Want good news at year’s end? Crime is down – again

Bad news can shock and stick in thought, but progress needs to be reported too. The steady drop in violent crime is one example.

Amr Alfiky/Reuters/File
A tourist takes a selfie picture at Times Square in New York. The city's violent crime rate is set to fall again in 2017.

A good deal of daily news reporting points to what’s going wrong in society. That’s needed if solutions are to be found.

But bad news – often amplified by social media sharing – can have a distorting effect on thinking. People take more notice, and may remember more vividly, news that describes in detail a threat, such as a crime, act of terrorism, or disaster. News that reports on what’s going well, or getting better, may not register with the same emotional punch.

For decades the rate of violent crime in the United States has been headed down. Yet polls show that most Americans still haven’t caught on to that good news.

In 2017, for example, New York City is poised to experience its lowest level of violent crime since the 1950s. In 1990 the city experienced 2,245 killings. With 2017 nearly over, this year’s total is 286 – the lowest number for which reliable records can be found.

Data from the 30 largest US cities shows that the annual murder rate in 2017 will decline 5.6 percent from 2016, reports the Brennan Center for Justice at New York University School of Law. Among the cities with the largest decreases: Chicago (down 11.9 percent) and Detroit (down 9.8 percent).

“Once again crime rates remain near historic lows. This is welcome news as 2017 comes to an end...,” said Ames Grawert, counsel at the Brennan Center.

In an analysis last spring, the center found that across the US crime has been decreasing for the past quarter century, from 5,856 crimes per 100,000 Americans in 1991 to an estimated 2,857 per 100,000 in 2016. Murders alone have fallen from 9.8 per 100,000 in 1991 to about half that, an estimated 5.3 per 100,000 in 2016.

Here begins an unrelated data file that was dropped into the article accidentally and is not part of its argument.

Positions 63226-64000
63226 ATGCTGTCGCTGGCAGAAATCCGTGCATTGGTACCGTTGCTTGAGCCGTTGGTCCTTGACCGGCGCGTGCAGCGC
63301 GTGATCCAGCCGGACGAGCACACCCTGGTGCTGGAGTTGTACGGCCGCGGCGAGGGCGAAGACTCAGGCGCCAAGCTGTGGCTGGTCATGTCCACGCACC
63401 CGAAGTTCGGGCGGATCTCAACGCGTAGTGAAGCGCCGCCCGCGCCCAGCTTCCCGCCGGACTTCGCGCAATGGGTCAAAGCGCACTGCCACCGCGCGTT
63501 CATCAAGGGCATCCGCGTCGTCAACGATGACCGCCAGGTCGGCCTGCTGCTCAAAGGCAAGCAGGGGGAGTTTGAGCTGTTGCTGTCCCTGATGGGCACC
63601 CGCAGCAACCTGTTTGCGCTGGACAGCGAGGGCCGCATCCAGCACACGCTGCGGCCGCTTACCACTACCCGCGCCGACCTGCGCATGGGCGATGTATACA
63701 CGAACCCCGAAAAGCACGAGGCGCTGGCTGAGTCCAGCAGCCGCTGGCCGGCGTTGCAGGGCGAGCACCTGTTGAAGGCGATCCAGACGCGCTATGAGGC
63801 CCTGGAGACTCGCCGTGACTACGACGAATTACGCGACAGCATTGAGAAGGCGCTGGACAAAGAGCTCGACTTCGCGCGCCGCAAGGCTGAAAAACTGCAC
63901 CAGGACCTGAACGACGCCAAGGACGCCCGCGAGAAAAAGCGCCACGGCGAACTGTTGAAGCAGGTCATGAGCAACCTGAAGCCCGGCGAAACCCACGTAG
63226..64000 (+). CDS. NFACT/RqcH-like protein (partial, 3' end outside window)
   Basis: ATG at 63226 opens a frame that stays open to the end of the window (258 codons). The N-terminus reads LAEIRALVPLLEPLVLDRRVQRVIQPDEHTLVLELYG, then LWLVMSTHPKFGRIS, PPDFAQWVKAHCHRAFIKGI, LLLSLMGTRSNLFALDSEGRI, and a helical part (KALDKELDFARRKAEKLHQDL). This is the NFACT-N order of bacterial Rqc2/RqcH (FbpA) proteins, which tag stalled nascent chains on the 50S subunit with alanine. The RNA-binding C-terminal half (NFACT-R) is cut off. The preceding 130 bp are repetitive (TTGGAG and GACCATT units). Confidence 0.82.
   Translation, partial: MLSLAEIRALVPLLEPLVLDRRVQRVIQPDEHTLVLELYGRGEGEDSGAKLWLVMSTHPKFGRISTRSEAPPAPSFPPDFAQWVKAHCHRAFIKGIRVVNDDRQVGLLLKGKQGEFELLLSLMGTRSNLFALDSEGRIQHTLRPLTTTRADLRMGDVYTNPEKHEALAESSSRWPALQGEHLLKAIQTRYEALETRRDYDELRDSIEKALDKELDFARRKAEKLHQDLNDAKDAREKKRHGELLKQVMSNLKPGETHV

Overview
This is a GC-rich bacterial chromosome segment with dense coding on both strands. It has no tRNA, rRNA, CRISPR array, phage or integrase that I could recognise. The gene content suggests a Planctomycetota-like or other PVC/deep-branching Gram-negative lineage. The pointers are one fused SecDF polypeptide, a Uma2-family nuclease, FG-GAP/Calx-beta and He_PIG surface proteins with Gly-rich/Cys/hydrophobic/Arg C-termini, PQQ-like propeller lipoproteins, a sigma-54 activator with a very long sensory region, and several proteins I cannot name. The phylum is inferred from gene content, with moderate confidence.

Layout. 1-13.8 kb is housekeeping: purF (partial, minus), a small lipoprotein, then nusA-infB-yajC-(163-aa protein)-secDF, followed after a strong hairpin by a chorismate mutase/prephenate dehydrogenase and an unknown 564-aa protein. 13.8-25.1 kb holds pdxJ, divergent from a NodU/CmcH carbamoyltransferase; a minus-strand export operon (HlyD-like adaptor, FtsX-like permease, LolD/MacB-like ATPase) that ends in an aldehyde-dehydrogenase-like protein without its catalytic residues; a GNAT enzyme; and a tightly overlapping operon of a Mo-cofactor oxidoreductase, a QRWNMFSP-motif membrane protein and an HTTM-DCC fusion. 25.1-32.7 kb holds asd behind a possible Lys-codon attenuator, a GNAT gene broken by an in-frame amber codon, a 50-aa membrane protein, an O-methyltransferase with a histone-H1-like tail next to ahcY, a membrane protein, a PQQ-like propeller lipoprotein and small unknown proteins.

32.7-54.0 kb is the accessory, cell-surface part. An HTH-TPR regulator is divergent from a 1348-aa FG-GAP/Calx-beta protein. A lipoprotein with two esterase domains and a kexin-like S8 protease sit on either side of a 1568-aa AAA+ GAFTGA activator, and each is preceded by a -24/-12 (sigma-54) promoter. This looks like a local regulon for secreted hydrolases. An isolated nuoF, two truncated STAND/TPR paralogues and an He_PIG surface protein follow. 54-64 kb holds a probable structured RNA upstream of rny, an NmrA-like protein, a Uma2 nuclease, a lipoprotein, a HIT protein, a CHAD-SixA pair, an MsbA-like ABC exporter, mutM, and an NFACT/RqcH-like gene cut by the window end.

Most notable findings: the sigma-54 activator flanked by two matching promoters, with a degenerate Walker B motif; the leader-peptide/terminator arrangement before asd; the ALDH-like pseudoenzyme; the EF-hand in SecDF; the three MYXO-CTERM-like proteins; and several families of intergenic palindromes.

What’s causing this encouraging trend is less clear. A strong economy that supplies good jobs is a likely candidate, but it doesn’t explain everything. An in-depth look at the drop in violent crime in Los Angeles by The Wall Street Journal found that the lower crime rates in high-crime neighborhoods happened despite rising joblessness, high poverty, and shrinking household incomes in those areas.

The solution may lie in part with a program that recruits former gang members to work with youths and head off crimes before they happen.

The drop in crime rates isn’t spread evenly across the US. Smaller cities such as Charlotte, N.C., and Baltimore have seen substantial increases, resisting the trend.

Each city needs to find its own formula for success. Many have found that community policing – officers assigned to a neighborhood who get to know the residents and their challenges – is effective, building mutual trust between police and residents. 

Washington, D.C., once referred to as the nation’s murder capital, has seen a dramatic drop in crime in recent years.

“It really is about having a community that is engaged with the police department. I mean, really engaged,” Cathy Lanier, former police chief of Washington, D.C., told the Post. “They trust you, they trust the cop on the beat.” 

Spreading the good news that crime is diminishing can calm fears and replace them with brighter hopes for the future.

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